From the outset, George Howe presented a professional publication. The Sydney Gazette was formatted into three columns with the front page displaying a formal masthead featuring a scene of Sydney and the motto “Thus We Hope to Prosper”. Gwenda Robb argues the woodcut, the first produced in the colony, was carved by John W. Lewin who “had plenty of engraving skills” and had “returned to Sydney [from a voyage to Tahiti] in December 1802” (51) while Roger Butler has suggested that “circumstances point to John Austin who arrived in Sydney in 1800” as being the engraver (91). The printed text was as vital as the visual supports and every effort was made to present full accounts of colonial activities. “As well as shipping and court news, there were agricultural reports, religious homilies, literary extracts and even original poetry written by Howe himself” (Blair 450). These items, of course, sitting alongside key Government communications including General Orders and Proclamations.
Howe’s language has been referred to as “florid” (Robb 52), “authoritative and yet filled with deference for all authority, pompous in a stiff, affected eighteenth century fashion” (Green 10) and so “some of Howe’s readers found the Sydney Gazette rather dull” (Blair 450). Regardless of any feelings towards authorial style, circulation – without an alternative – steadily increased with the first print run in 1802 being around 100 copies but by “the early 1820s, the newspaper’s production had grown to 300 or 400 copies” (Blair 450).
In a reflection of the increasing sophistication of the Sydney-based reader, George Howe, and Robert Howe, would also publish some significant, stand-alone, texts. These included several firsts: the first natural history book printed in the colony, Birds of New South Wales with their Natural History (1813) by John W. Lewin (praised as a text “printed with an elegant and classical simplicity which makes it the highest typographical achievement of George Howe” [Wantrup 278]); the first collection of poetry published in the colony First Fruits of Australian Poetry (1819) by Barron Field; the first collection of poetry written by a Australian-born author, Wild Notes from the Lyre of a Native Minstrel (1826) by Charles Tompson; and the first children’s book A Mother’s Offering to Her Children: By a Lady, Long Resident in New South Wales (1841) by Charlotte Barton. The small concern also published mundane items such as almanacs and receipt books for the Bank of New South Wales (Robb 63, 72). All against the backdrop of printing a newspaper.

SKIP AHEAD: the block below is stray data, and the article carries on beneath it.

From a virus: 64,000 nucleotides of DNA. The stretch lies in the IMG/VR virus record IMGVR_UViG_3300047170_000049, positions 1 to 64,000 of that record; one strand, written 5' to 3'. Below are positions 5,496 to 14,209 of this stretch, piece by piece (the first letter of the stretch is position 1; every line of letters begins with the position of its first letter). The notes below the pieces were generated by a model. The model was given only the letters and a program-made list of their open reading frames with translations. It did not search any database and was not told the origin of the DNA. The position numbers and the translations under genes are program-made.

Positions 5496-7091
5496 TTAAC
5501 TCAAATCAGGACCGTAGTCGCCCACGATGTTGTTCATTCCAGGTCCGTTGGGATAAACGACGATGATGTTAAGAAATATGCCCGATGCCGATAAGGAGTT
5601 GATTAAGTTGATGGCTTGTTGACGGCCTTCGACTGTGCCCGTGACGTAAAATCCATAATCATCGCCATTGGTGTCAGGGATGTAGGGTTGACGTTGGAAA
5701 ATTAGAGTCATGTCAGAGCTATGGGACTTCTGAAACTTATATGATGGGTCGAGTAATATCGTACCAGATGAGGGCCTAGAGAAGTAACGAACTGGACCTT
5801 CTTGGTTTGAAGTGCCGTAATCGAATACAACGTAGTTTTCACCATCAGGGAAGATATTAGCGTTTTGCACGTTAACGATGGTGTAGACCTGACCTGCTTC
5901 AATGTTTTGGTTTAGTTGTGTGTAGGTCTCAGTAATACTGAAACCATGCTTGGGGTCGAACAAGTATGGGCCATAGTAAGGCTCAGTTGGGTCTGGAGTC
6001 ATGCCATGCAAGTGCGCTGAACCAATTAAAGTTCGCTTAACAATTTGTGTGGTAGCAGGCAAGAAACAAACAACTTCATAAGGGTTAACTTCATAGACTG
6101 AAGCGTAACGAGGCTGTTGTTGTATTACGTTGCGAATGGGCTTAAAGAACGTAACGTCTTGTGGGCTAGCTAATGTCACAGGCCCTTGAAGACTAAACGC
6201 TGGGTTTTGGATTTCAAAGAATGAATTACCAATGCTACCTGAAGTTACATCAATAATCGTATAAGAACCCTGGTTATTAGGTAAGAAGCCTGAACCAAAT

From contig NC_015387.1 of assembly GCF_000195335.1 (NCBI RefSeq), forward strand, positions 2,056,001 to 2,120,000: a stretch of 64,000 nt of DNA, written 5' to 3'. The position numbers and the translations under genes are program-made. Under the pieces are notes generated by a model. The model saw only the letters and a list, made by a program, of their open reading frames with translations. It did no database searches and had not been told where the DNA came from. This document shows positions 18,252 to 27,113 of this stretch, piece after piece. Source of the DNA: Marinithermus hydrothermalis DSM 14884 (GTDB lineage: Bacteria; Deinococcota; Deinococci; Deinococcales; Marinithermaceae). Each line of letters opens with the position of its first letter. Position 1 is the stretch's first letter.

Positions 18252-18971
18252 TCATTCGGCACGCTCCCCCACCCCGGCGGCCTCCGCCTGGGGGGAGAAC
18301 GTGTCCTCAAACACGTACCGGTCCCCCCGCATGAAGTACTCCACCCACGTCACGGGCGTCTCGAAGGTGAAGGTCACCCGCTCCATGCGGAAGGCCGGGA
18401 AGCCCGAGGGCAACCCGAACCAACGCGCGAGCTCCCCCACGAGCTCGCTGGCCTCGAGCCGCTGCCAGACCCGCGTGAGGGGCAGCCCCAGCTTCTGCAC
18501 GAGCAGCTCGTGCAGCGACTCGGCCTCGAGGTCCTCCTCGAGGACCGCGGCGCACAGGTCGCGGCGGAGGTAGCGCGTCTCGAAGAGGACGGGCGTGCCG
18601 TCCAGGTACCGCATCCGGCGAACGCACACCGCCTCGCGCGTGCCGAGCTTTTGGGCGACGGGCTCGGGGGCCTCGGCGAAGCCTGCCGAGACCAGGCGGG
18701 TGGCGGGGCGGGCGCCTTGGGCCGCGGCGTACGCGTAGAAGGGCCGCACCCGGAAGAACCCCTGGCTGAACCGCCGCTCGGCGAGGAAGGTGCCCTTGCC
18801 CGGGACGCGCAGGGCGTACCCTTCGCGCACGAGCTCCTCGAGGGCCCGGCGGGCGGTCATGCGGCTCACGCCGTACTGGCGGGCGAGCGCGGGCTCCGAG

The Sydney Gazette was Australia’s first newspaper and, critically for Howe, the only newspaper for over two decades. (A second paper appeared in 1810 but the Derwent Star and Van Diemen’s Land Intelligencer, which only managed twelve issues, presented no threat to The Sydney Gazette.) No genuine, local rival entered the field until 1824, when the Australian was founded by barristers William Charles Wentworth and Robert Wardell. The Monitor debuted in 1826, followed the Sydney Herald in 1831 and the Colonist in 1835 (P.M. Jones 38).
It was the second title, the Australian, with a policy that asserted articles to be: “Independent, yet consistent – free, yet not licentious – equally unmoved by favours and by fear” (Walker 6), radically changed the newspaper landscape. The new paper made “a strong point of its independence from government control” triggering a period in which colonial newspapers “became enmeshed with local politics” (Blair 451). This new age of opinion reflected how fast the colony was evolving from an antipodean gaol into a complex society. Also, two papers, without censorship restrictions, without registration, stamp duties or advertisement duties meant, as pointed out by R.B. Walker, that “in point of law the Press in the remote gaol of exile was now freer than in the country of origin” (6). An outcome George Howe could not have predicted as he made the long journey, as a convict, to New South Wales.